Of course but anatomically modern doesn't mean that any of today's human populations resemble these early humans. All modern phenotypes are the result of later adaptations and that includes the phenotype of the Gumuz and Anuak. Luca Pagani adding a "perhaps" is proof that his claim is based on nothing. It is more of a journalistic than scientific claim actually. No human population has remained unchanged over the last 70.000 years, yet he seems to make the argument that the Gumuz and Anuak are some kind of remnant of those ancient times. That is definitely not what the early modern humans looked like. Yes, they were anatomically modern but still comparably archaic. Dark skin, dark straight or wavy hair, prominent brow ridges. The Shkul V skull of an early human found in Israel displays a prominent brow bridge. The picture you saw in the link I posted before is not the actual representation of an early modern human. In fact, it shows a neanderthal. Despite the obvious differences (the brain case for instance), it still may give you an approximate idea of what the early humans looked like. And if there's a human population today that may come close to what the early modern humans looked like, I would point to the aboriginal Australians, but even they do not look like them because they too were subjected to a long period of change and adaptation since OoA.
 
Of course but anatomically modern doesn't mean that any of today's human populations resemble these early humans. All modern phenotypes are the result of later adaptations and that includes the phenotype of the Gumuz and Anuak. Luca Pagani adding a "perhaps" is proof that his claim is based on nothing. It is more of a journalistic than scientific claim actually. No human population has remained unchanged over the last 70.000 years, yet he seems to make the argument that the Gumuz and Anuak are some kind of remnant of those ancient times. That is definitely not what the early modern humans looked like. Yes, they were anatomically modern but still comparably archaic. Dark skin, dark straight or wavy hair, prominent brow ridges. The Shkul V skull of an early human found in Israel displays a prominent brow bridge. The picture you saw in the link I posted before is not the actual representation of an early modern human. In fact, it shows a neanderthal. Despite the obvious differences (the brain case for instance), it still may give you an approximate idea of what the early humans looked like. And if there's a human population today that may come close to what the early modern humans looked like, I would point to the aboriginal Australians, but even they do not look like them because they too were subjected to a long period of change and adaptation since OoA.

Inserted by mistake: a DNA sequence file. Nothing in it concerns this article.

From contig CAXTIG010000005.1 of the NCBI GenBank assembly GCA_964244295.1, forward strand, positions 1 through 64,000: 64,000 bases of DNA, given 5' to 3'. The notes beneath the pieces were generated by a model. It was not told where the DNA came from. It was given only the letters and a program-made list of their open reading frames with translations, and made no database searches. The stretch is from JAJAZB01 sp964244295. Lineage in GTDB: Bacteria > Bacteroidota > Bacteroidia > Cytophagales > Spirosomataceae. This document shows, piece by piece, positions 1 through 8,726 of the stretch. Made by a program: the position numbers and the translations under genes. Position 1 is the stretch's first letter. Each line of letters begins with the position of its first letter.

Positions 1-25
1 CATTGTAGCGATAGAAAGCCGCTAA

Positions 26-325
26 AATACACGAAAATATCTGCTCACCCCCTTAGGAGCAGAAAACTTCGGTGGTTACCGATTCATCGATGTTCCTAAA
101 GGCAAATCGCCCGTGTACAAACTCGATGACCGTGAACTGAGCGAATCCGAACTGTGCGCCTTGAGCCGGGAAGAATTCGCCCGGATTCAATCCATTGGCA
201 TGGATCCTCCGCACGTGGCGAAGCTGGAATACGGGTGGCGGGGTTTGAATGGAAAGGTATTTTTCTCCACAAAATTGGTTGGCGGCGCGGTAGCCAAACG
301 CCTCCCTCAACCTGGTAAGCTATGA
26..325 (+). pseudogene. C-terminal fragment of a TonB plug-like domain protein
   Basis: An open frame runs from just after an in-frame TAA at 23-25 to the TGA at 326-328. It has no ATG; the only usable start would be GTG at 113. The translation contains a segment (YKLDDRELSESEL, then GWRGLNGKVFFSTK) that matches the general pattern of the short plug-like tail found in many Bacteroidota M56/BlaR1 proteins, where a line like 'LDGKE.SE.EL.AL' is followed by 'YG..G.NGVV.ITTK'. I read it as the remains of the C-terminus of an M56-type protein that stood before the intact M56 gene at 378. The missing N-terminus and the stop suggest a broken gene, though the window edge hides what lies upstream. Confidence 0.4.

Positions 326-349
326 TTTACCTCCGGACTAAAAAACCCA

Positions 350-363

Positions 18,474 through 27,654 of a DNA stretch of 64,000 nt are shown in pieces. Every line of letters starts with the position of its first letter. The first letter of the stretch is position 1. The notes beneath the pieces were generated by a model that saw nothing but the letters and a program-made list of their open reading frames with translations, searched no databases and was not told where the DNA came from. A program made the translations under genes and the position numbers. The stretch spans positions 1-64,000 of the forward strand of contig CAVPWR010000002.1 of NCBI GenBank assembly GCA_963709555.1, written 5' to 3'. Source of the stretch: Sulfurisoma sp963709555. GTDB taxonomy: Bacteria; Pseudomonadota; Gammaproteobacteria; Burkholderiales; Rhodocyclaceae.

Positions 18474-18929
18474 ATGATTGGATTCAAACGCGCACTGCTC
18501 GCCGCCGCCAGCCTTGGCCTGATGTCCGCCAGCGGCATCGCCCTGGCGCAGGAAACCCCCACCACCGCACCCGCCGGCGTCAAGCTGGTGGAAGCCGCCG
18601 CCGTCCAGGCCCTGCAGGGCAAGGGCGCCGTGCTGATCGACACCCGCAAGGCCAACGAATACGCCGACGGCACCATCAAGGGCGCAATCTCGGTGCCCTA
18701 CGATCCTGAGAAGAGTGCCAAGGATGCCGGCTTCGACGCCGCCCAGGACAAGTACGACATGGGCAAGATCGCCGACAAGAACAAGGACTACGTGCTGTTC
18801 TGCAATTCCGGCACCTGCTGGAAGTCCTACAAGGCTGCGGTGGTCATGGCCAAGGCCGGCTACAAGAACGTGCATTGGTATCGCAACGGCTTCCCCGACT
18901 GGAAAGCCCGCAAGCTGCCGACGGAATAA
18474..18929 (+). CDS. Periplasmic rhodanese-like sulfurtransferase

Skhūl V's skull is estimated to be between 120,000 and 80,000 years old. The initial time frame of the Hub study is between ~70–60 to 45 kya, so there is a significant temporal difference.

Also there is doubt as to whether the Skhūl hominids are partially of Neanderthal descent or whether they represent an extinct lineage.
In any case, the Hub populations belonged to a different lineage.

I don't know if Aboriginal people are the best example, and that's because Aboriginal people carry a significant percentage of Denisovan DNA, which should affect their phenotype.
Tianyuan, the East Eurasian descendant of the Hub's first expansion, lacks the levels of Denisovan DNA present in modern East Asians. Studies seems to indicate that this Denisovan admixture occurred in the Pacific region, so after the populations left the Hub, and not on the Asian continent.

Perhaps the best example of these early Hub individuals are the populations of the Andaman Islands, which the study authors classify as unadmixed South-East Eurasians.

Anyway, I doubt the Hub initial population had very pronounced archaic features like prominent brow ridges.
 
Skhūl V's skull is estimated to be between 120,000 and 80,000 years old. The initial time frame of the Hub study is between ~70–60 to 45 kya, so there is a significant temporal difference.

Also there is doubt as to whether the Skhūl hominids are partially of Neanderthal descent or whether they represent an extinct lineage.
In any case, the Hub populations belonged to a different lineage.

I don't know if Aboriginal people are the best example, and that's because Aboriginal people carry a significant percentage of Denisovan DNA, which should affect their phenotype.
Tianyuan, the East Eurasian descendant of the Hub's first expansion, lacks the levels of Denisovan DNA present in modern East Asians. Studies seems to indicate that this Denisovan admixture occurred in the Pacific region, so after the populations left the Hub, and not on the Asian continent.

Perhaps the best example of these early Hub individuals are the populations of the Andaman Islands, which the study authors classify as unadmixed South-East Eurasians.

Anyway, I doubt the Hub initial population had very pronounced archaic features like prominent brow ridges.

The Andamanese acquired their phenotype via convergent evolution. Isolation doesn't conserve previous traits. Think of the Galápagos Islands where all the animals descend from the mainland but have radically diverged from their ancestors due to isolation, on a much larger temporal scale, of course. The Andamanese today are not the same people that colonised those islands 26.000 years ago. They adapted to a very tropical environment over time and I don't see how they would have looked like that in the "Hub."

Nevermind. There is no point in pursuing this any further. It's just another paper published for grants with lots of maybes and perhapses. Who knows how much it's been politicised, too. Btw, the Andamanese are also said to harbour 1-2% neanderthal admixture. But mixing with other humans is not the main driving force behind changes in phenotype. It is the combination of many factors like climate, diet, subsistence etc.